The principles of PAT can be applied to biopharmaceutical products, not just small-molecule drugs. Biopharmaceutical processes,
particularly the cultivation process step, are intrinsically more complex than processes used to make chemical drugs. By applying
a sound scientific approach for development of process understanding and by using the appropriate sensors and monitoring techniques,
a biopharmaceutical process can become as stable and capable as any world-class manufacturing process.
The ultimate benefits of PAT application are mitigation of risks (failures) during manufacturing, flexibility in process optimization,
and safer and more pure products. The effort to understand the process will be rewarded when scale-up, process changes, or
even medium optimizations are more easily implemented throughout the product's manufacturing lifetime. Furthermore, on-line
monitoring of product quality and subsequent adjustment to the optimal trajectory will lead to fewer failed runs and a more
consistent product of high quality. Real-time quality assurance will lead to shorter cycle times and fewer stockpiles. This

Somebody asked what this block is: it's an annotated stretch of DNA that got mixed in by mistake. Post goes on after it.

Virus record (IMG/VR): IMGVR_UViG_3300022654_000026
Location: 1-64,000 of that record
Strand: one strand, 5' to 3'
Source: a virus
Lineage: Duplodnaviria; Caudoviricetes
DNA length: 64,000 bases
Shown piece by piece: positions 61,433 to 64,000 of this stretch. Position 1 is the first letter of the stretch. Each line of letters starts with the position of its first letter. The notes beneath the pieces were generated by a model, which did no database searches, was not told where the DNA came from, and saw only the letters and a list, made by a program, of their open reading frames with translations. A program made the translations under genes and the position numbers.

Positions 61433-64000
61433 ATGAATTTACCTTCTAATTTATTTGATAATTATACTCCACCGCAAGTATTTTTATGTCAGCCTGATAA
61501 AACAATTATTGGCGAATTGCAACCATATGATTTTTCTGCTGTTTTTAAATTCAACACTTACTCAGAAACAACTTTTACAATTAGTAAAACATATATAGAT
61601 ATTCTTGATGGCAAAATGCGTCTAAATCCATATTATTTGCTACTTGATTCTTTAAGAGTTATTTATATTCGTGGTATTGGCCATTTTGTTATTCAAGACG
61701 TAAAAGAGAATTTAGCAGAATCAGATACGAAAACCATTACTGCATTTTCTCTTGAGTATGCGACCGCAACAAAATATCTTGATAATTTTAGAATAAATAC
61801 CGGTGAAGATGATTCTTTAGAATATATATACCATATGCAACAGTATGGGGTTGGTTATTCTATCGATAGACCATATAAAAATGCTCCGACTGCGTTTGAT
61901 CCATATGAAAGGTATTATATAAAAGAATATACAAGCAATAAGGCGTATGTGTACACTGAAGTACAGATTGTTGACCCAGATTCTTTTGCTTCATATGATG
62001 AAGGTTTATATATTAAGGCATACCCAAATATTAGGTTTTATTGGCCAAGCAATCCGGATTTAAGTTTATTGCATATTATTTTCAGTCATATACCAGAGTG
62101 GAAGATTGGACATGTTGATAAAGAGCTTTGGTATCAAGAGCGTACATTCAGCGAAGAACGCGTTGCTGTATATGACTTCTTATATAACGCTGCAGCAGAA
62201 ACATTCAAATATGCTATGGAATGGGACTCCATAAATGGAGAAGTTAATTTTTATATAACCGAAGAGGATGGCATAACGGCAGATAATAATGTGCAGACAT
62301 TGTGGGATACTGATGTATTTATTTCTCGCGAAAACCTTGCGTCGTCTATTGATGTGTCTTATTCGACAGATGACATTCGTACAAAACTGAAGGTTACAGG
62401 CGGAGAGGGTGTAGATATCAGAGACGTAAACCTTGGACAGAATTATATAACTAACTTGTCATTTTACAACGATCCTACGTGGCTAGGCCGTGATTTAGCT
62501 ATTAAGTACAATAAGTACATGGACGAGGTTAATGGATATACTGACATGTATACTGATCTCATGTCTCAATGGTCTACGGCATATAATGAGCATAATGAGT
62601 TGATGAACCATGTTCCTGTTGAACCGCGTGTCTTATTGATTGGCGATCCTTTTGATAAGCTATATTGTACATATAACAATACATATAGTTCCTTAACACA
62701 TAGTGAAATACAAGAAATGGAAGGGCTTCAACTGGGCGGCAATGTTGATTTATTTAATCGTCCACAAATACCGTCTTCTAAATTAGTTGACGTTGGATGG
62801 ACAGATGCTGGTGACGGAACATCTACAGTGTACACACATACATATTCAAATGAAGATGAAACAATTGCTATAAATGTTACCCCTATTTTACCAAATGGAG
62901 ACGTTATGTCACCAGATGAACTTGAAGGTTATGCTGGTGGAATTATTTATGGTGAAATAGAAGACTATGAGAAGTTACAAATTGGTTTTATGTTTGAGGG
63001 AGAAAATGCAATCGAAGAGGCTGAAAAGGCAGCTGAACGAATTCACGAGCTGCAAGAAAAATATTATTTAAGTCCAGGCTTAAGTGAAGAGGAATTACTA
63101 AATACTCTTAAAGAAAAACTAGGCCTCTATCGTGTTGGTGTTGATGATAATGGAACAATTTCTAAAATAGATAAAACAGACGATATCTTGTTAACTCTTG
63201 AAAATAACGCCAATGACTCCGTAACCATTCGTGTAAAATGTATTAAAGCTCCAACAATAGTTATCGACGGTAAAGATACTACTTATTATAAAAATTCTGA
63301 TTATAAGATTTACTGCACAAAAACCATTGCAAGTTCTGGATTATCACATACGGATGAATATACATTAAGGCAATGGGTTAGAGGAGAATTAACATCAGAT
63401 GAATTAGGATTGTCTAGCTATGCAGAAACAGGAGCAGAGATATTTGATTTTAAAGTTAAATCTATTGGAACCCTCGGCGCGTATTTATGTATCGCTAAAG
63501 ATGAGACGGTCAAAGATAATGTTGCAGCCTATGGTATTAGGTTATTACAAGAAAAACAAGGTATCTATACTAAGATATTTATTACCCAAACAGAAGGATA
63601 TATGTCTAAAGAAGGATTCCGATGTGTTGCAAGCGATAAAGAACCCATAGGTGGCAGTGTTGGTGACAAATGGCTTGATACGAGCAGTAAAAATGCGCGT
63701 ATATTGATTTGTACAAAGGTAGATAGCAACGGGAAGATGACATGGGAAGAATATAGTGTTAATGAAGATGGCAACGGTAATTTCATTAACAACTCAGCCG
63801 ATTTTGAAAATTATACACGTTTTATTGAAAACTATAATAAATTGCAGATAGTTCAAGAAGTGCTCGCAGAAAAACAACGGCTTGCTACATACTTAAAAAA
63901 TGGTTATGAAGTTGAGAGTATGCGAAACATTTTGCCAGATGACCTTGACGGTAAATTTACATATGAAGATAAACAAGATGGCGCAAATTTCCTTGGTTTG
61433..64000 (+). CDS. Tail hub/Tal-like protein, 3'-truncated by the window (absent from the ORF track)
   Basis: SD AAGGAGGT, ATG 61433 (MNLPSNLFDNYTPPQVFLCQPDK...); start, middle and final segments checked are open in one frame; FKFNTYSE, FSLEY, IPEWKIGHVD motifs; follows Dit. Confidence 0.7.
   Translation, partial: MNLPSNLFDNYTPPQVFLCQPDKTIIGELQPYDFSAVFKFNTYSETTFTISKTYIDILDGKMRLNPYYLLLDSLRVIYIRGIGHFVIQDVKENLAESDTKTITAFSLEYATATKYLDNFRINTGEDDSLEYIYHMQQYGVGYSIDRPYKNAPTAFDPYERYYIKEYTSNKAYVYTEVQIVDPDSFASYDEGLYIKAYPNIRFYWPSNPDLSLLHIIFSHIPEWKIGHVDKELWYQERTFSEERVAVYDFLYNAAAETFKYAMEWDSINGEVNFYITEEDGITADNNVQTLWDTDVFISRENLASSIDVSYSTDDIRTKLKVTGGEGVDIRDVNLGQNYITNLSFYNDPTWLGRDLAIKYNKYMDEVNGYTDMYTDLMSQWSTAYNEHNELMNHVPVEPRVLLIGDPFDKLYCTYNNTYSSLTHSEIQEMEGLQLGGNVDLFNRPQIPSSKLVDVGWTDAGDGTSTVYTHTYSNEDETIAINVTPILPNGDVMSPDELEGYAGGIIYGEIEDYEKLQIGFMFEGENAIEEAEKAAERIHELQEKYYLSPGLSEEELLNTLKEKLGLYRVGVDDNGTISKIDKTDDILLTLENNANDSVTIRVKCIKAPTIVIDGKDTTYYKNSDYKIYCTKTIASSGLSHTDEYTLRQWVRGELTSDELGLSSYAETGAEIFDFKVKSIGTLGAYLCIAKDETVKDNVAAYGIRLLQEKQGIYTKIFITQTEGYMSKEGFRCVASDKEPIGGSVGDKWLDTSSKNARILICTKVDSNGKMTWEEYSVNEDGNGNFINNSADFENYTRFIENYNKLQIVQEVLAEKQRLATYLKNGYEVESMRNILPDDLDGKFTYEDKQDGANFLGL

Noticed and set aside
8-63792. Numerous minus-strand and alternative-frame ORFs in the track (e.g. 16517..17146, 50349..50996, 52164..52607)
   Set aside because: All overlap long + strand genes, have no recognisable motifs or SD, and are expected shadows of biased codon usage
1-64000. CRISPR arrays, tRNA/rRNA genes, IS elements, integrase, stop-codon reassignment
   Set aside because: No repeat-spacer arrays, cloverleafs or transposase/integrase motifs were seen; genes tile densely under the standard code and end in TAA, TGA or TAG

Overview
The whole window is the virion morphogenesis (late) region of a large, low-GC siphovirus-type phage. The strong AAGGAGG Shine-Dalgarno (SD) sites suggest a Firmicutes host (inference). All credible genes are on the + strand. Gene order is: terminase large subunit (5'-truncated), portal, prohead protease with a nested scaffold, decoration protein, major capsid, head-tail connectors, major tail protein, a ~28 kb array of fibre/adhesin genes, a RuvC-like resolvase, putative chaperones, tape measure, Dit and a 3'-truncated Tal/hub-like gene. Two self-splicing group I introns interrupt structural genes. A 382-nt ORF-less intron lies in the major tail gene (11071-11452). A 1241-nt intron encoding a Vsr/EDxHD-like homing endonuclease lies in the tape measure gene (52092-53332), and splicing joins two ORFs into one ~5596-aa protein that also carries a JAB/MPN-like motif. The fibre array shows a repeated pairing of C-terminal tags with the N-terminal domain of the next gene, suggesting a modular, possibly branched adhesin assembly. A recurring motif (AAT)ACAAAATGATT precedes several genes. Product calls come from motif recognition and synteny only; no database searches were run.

case study shows that monitoring cell cultivation, combined with process understanding condensed in chemometrical models,
allows the optimal harvest point to be determined, and thereby allows the monitoring of product quality throughout the batch,
opening the possibility for real-time product release. This increased process understanding leads to shorter production times
and faster detection of batch failures, reduces cost and increases productivity.
These benefits have encouraged FDA to make PAT application the mandatory backbone of future pharmaceutical process development
and manufacturing. This case study demonstrates that it can even be applied to a complex and undefined product such as a whole-cell
vaccine, which means it should also be feasible for any pharmaceutical or biopharmaceutical product currently on the market.
The PAT initiative can therefore help to increase the safety and efficacy of medicines while reducing the time-to-market for
new products and the operational costs of manufacturing. This situation is good news for regulatory inspectors, manufacturers,
Kjell François, PhD,* is senior PAT consultant for Siemens NV, Curie Square 30, 1070 Brussels, Belgium, Kjell.Francois@siemens.com
. Mathieu Streefland, PhD, is project leader of the PaRel project at The Netherlands Vaccine Institute (NVI). Rebecca Vangenechten is a consultant for business and project development life sciences USA, and Leo Hammendorp is director of business and project development for global life sciences, both at Siemens NV.
*To whom all correspondence should be addressed.
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